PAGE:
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Question about glass: quality perception


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There is an old saying that I am a personal believer in: Perception is reality.

In our case, if a customer perceives, or is sold on the perception, that Something A is better than Something B, then that becomes their reality.

We've seen this happen with the whole paraffin vs. veggie debate over and over but for this discussion I'd like to talk about glass and see how we feel about it.

I personally do not like the thin glass jars used for container candles. Examples of these can be seen everywhere, Yankee included. To me they just feel like they'd shatter if I passed gas too close by them. Right or wrong, that's my perception. I use jars from Anchor Hocking which are a very heavy and thick-walled glass. I have no scientific basis for this perception, I just feel like the heavier/thicker ones would be less prone to heat stress, bumps during shipping, etc. Unfortunately my perception of quality glass also means that I pay more for them - I could get cheaper jars if I used ones from suppliers like Libby rather than Anchor.

My reason for bringing this up is twofold: 1) Am I needlessly subjecting myself to higher materials costs for no good reason, and 2) is my mindset of the "heavier/thicker is better" total luncacy? :)

Thoughts anyone?

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Heavier/thicker is not always an indicator of strength with glass. Thicker glass takes longer to adapt to a temperature extreme, so in some cases, it isn't a great thing. Some thin glass is so well made that it outperforms thicker glass. Just depends...

Buying good quality glass is my first suggestion. Anchor-Hocking, Libbey, Corning, Crisa (Mexico), are all excellent brands. Some indications of poor quality can be easily spotted - walls that are wavy and of differing thicknesses not related to design (I was cleaning out a jar recently and noticed how wavy the inner surface was); bottoms that are unlevel on the inside; wavy edges with "glass boogers"; others are within the invisible structure of the glass itself.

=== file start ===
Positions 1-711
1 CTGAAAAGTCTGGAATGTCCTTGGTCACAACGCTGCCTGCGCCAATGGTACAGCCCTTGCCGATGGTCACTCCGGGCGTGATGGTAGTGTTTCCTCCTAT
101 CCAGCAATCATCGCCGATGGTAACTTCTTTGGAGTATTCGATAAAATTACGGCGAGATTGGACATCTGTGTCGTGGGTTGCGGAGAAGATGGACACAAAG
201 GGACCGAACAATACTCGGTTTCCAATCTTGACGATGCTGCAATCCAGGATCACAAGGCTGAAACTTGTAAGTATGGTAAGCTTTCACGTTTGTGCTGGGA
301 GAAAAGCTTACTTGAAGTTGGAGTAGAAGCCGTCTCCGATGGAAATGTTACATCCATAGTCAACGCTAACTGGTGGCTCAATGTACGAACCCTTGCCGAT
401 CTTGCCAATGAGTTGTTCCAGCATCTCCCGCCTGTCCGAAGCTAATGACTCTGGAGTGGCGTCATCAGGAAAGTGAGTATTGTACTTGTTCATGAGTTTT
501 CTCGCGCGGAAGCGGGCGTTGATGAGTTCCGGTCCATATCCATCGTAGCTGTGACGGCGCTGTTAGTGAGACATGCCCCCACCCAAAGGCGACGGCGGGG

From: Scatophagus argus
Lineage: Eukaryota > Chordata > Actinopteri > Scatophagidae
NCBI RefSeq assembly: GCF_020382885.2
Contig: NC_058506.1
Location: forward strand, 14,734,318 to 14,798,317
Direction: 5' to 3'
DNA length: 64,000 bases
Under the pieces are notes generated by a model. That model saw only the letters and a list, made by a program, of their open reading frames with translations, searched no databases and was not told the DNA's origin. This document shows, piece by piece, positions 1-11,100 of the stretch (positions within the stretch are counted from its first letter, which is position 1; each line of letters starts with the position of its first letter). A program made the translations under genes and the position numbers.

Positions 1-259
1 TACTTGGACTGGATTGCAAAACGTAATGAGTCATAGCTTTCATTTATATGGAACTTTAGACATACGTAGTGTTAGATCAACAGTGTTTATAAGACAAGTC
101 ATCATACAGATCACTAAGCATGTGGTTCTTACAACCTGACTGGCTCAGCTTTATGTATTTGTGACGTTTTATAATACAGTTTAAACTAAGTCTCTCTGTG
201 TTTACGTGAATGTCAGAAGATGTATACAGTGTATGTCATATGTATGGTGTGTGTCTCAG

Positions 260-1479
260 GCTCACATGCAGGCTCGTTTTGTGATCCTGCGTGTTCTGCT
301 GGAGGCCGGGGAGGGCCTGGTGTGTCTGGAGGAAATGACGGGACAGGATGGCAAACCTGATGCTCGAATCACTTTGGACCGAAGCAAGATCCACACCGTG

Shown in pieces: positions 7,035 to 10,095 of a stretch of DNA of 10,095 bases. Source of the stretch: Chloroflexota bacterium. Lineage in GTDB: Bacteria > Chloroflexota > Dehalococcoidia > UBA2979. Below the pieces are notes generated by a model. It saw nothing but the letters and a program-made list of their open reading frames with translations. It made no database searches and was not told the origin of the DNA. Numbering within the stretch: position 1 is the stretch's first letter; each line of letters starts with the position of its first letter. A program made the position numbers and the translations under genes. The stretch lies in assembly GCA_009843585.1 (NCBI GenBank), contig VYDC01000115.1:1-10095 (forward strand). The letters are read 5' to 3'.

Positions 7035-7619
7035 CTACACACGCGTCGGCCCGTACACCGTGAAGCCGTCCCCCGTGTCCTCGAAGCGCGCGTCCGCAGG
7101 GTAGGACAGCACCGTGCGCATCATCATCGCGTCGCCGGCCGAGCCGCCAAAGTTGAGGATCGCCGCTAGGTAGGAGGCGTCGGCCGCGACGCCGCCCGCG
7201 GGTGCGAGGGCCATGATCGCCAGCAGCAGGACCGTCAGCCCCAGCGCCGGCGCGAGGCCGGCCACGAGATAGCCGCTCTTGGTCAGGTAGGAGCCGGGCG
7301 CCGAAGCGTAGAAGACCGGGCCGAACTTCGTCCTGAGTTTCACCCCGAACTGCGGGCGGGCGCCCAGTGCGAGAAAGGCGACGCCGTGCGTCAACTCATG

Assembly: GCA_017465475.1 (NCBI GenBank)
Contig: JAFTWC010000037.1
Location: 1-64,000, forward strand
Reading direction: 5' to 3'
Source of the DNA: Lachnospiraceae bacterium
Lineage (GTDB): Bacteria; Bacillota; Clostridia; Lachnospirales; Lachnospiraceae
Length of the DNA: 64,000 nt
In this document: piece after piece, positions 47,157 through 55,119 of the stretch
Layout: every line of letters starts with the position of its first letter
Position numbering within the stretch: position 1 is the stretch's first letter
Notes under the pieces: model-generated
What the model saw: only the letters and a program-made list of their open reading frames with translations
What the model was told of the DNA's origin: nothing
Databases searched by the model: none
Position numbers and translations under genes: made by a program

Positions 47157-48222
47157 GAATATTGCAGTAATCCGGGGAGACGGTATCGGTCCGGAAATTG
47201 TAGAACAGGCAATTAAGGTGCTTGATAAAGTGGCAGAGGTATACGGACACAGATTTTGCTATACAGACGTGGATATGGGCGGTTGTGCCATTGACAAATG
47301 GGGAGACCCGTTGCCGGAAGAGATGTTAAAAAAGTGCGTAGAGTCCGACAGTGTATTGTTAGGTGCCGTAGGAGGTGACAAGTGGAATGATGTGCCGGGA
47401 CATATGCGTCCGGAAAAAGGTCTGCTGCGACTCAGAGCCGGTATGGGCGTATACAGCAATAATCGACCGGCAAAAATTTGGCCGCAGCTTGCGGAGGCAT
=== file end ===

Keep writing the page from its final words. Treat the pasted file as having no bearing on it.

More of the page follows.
And here's the bottom line, IMHO: if YOU like heavier glass, why not let that be part of "your business signature"? After all, many of us all pour similar products into similar containers - what's to distinguish my candles from yours? Well, it MIGHT be that a customer would think, "Ol' Stella's candles are ok and so are RAC's, but Stella uses such cheap, thin glassware and even though RAC's are a little more expensive, they come in these GREAT containers!" - See what I mean? If that's your style, go for it and market with that in mind.:)

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I would give more consideration to this perception question if I were you.

Cheapo containers could be very thin glass, but a lot of cheapo containers are made of thick glass too. Smoothness, excellent clarity and lack of color are what I notice in good glass. It can be thick or not so thick.

There are a few downsides to consider with exceptionally thick glass. It's very heavy (high shipping costs) and can significantly increase wax hangup.

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Oh man, you just gave me flashbacks to 4th grade science club! (I'm a nerd.)

Stella hit it on the head, that while thin is easier to shatter, it transfers heat out of the glass quicker. I personally like medium, but I always worried about the thicker ones if something were to ever happen - like a consumer just burns a candle for hours and hours and the wick were to lean slightly.

But hey, what works for you - more power to ya!

I do agree, it's all about perception. I think in consumer buying it has the world to do with perception versus performance. Even in candles.

If you see a crappy looking candle next to a pretty one with fluff... people just pick the fluff without ever realizing (or even trying) one that may look junky but is the best burning thing in the world.

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